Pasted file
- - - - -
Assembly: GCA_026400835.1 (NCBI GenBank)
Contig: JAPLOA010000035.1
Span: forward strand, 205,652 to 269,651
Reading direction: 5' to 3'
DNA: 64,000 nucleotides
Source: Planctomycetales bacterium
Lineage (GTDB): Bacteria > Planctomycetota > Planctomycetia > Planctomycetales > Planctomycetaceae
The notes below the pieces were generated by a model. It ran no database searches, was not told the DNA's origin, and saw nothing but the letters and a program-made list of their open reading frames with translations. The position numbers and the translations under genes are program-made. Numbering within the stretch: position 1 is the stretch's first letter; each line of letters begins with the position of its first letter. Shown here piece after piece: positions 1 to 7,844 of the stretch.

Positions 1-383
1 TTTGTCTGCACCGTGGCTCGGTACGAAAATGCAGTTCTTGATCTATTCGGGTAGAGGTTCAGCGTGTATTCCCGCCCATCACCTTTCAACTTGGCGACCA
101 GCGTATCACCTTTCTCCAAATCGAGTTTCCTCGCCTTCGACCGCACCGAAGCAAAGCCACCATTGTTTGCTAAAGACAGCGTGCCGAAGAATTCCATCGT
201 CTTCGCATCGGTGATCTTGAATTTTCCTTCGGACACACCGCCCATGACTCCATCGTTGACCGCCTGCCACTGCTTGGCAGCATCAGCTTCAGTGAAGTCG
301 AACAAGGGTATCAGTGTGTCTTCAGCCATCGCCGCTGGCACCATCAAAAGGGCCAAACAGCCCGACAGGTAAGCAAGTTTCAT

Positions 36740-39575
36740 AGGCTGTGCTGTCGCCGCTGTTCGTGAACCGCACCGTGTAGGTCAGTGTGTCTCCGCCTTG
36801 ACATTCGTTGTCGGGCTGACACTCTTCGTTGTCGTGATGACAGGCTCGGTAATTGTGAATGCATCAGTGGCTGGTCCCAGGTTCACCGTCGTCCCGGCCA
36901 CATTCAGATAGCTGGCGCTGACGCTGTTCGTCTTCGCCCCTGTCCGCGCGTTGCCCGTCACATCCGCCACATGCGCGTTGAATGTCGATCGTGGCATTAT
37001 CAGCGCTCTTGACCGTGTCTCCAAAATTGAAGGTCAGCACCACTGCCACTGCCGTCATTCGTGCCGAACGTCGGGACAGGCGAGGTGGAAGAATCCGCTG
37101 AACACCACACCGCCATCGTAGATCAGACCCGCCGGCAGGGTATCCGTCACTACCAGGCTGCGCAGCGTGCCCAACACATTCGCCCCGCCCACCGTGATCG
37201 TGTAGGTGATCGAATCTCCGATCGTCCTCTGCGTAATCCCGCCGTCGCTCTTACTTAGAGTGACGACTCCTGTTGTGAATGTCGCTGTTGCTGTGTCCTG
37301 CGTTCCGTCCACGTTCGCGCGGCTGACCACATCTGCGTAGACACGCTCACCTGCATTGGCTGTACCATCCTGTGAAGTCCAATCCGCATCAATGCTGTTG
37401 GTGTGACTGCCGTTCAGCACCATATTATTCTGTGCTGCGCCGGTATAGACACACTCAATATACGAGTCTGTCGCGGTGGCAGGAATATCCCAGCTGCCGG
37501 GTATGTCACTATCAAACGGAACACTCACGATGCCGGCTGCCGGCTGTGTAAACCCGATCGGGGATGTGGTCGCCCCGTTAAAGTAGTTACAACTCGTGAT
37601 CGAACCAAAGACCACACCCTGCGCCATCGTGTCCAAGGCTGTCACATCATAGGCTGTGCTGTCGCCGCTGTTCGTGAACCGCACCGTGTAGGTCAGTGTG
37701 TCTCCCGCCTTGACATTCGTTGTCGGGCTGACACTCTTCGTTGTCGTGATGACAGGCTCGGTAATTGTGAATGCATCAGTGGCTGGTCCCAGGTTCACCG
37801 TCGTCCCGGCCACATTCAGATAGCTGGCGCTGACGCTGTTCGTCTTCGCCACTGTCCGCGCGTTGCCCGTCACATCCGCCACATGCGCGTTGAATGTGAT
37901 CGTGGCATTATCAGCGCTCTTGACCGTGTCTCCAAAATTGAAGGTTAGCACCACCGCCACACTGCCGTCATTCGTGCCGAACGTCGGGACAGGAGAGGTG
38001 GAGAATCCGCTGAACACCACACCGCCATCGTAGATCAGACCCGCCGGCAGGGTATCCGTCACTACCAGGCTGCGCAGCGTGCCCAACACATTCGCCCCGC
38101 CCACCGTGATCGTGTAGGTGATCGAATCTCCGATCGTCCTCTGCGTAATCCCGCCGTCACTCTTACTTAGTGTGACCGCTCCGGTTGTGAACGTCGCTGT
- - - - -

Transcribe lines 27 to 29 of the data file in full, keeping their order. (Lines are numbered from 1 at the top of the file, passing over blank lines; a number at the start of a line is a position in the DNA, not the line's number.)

37901 CGTGGCATTATCAGCGCTCTTGACCGTGTCTCCAAAATTGAAGGTTAGCACCACCGCCACACTGCCGTCATTCGTGCCGAACGTCGGGACAGGAGAGGTG
38001 GAGAATCCGCTGAACACCACACCGCCATCGTAGATCAGACCCGCCGGCAGGGTATCCGTCACTACCAGGCTGCGCAGCGTGCCCAACACATTCGCCCCGC
38101 CCACCGTGATCGTGTAGGTGATCGAATCTCCGATCGTCCTCTGCGTAATCCCGCCGTCACTCTTACTTAGTGTGACCGCTCCGGTTGTGAACGTCGCTGT